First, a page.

Editorial: Who’s the lame leader here?

With Christy Clark trying not to appear as a lame-duck premier ...

With Christy Clark trying not to appear as a lame-duck premier, NDP leader Adrian Dix has been doing his best not to put his foot in his mouth in the run-up to the 2013 election.

It’s interesting to compare and contrast Dix’s situation with that of Victoria-Beacon Hill MLA Carole James, his predecessor as leader.

James took the reins of the B.C. NDP in 2003, when people were getting wise to the Gordon Campbell Liberals’ strategy of gutting the public service to balance the budget. James pledged to build a broader base of support for her party, which was still feeling the sting of being annihilated in the 2001 provincial election.

With anti-Liberal sentiment growing, the strategy seemed to work. In 2005, the NDP went from two seats to 33 and people began to talk of the once-vanquished party forming government in 2009.

But James, doing her best to bridge the gap between big labour and big business, couldn’t get the party over the political hump. As such, she was unceremoniously given the boot in late 2010.

Dix, the longtime party strategist and premier-in-waiting by most accounts, wants to please enough voters to gain a majority in the legislature. But he runs the risk of pleasing no one through giving little detail about his party’s stance on such key issues as oil pipelines, labour contracts and welfare rates.

He’s politically fortunate that the popularity of Clark and the B.C. Liberals’ is low – even lower than when James was NDP leader.

Dix hasn’t been completely silent on policy. During a speech to a business group last month in Vancouver, he showed nerve by pledging to raise corporate taxes if his party forms the next B.C. government. That sounds like the NDP of old, the party line from which James was so keen to distance herself and the NDP, in trying to appeal to more voters.

We hope for more policy pronouncements from Dix in the near future. Waiting to lay out his platform, so as not to alienate voters, makes him just as lame as Clark appears to be.


Just Posted

First woman appointed rector at Esquimalt Anglican church since 1866 consecration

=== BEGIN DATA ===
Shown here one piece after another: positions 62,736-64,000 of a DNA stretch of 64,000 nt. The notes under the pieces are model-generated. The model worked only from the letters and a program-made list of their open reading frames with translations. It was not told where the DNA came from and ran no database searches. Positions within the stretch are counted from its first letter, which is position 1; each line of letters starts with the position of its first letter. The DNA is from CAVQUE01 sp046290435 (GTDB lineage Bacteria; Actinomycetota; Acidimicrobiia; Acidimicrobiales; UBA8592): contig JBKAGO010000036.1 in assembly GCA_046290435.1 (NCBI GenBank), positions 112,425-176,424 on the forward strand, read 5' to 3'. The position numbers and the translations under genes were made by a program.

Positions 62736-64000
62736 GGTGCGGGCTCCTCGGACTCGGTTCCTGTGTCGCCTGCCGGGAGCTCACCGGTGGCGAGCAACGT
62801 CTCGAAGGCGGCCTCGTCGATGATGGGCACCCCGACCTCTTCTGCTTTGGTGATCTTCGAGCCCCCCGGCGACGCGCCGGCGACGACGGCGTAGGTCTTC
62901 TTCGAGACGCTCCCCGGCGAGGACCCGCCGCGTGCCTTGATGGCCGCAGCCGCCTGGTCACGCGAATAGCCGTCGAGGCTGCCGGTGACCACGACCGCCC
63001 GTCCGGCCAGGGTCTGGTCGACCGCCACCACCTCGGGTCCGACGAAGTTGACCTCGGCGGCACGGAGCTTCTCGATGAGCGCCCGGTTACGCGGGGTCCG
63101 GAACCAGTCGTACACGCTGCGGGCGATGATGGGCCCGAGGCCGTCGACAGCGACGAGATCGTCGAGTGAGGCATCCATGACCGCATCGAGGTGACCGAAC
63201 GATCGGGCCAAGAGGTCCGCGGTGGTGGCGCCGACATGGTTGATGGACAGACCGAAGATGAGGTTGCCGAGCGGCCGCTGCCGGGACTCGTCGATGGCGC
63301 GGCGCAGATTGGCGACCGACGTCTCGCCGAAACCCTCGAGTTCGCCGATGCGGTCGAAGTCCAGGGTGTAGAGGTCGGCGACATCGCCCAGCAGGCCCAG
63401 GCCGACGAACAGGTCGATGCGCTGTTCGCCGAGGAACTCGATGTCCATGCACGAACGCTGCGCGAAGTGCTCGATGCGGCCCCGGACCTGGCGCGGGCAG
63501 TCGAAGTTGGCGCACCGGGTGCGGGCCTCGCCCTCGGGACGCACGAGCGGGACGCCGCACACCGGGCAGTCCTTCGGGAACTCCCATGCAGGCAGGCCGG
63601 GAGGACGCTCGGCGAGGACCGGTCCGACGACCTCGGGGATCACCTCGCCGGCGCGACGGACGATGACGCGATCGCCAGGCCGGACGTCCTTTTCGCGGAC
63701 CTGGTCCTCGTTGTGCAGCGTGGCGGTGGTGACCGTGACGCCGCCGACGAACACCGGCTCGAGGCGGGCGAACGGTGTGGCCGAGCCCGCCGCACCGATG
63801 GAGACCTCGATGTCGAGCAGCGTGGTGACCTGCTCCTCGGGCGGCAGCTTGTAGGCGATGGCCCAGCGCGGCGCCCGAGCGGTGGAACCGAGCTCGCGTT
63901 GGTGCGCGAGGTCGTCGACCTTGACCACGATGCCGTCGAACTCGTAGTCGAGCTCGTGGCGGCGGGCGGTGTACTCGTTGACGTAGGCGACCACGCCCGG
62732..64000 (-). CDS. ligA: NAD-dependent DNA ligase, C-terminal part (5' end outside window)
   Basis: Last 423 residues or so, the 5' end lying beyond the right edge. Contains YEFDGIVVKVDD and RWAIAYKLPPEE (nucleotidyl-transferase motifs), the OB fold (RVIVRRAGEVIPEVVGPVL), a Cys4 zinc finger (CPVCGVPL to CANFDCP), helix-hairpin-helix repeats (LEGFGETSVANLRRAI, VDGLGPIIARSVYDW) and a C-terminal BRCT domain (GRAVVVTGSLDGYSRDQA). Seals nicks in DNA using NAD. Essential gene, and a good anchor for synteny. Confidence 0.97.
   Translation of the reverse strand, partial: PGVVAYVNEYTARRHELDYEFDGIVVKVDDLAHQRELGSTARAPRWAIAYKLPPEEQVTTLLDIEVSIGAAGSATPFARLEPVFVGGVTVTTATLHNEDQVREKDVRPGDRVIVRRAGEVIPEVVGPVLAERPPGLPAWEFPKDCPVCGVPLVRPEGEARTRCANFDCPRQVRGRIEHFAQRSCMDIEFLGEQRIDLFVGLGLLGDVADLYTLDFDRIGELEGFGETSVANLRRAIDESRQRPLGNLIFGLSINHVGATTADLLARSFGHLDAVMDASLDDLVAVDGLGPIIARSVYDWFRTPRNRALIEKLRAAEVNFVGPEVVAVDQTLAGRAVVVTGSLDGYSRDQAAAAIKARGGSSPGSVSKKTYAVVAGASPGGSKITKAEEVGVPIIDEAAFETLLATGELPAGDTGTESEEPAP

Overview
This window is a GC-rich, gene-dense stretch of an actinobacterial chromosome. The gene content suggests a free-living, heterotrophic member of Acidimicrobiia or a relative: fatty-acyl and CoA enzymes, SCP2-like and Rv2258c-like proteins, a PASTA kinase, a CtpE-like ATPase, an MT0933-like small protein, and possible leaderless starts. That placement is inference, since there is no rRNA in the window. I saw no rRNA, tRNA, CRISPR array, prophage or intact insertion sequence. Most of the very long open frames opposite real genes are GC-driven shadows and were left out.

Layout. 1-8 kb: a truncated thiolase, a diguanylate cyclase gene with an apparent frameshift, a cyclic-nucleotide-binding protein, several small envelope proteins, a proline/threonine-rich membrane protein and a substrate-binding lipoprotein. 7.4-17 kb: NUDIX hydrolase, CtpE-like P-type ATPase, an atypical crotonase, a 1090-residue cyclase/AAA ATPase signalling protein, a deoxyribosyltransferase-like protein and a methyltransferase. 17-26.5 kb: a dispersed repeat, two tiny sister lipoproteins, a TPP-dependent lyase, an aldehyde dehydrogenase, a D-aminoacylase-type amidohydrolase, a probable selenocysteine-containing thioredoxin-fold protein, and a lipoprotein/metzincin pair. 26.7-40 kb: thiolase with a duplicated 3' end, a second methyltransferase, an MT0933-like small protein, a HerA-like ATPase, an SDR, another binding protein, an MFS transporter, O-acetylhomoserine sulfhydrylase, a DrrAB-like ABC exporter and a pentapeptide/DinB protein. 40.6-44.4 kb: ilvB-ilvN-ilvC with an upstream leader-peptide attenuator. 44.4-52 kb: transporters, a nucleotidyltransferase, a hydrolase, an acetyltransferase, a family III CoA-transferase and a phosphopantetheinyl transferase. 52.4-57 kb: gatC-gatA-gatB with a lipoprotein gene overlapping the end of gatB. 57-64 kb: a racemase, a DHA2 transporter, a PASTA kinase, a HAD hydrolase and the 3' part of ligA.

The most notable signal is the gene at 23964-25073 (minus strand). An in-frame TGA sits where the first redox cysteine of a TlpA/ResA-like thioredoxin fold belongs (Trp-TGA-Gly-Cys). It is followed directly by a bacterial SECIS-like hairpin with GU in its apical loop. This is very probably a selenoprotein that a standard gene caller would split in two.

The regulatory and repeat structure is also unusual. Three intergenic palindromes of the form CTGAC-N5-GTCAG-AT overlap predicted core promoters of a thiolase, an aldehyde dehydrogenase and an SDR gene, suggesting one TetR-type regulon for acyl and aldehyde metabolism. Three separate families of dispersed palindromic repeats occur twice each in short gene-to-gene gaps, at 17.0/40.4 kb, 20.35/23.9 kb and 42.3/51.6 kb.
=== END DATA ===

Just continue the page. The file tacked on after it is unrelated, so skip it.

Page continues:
Gail Rodger is the 32nd rector at St. Peter and St. Paul Anglican parish

Saanich Recreation needs volunteers at Commonwealth Place

Welcome Ambassadors needed at Saanich Commonwealth Place to engage with, direct, and inform visitors

Saanich Peninsula Chamber of Commerce honours former Sidney mayor Marie Rosko

Rosko received lifetime achievement award during 2019 Crystal Awards

Man seriously injured after fall from Johnson Street Bridge

Police say incident stands as public safety reminder

Sooke School District names new Royal Bay Secondary principal

Former vice-principal Mike Huck promoted to principal, effective Nov. 4

VIDEO: Greater Victoria, here’s the news you missed this weekend

Camera licker, wind gusts and rare bird make headlines this weekend

BC Ferries crew member taken to hospital after getting struck by bow doors

Two sailings between Horseshoe Bay and Departure Bay were cancelled

Greta Thunberg meets with First Nations chief in Fort McMurray

Thunberg has turned her protest against climate change into a global movement

Canucks hang on for 3-2 win over Rangers in New York

Vancouver scores three times in first period

More beef products recalled due to possible E. coli contamination

The food safety watchdog has been investigating possible E. coli 0157:H7

B.C. VIEWS: How to get the best deal on your ICBC car insurance

ICBC slowly being dragged into the 21st century

Pot legalization has gone ‘well’, but ‘yellow flags’ on vaping: task force chair

Canada legalized cannabis for non-medical use on Oct. 17, 2018,

Most Read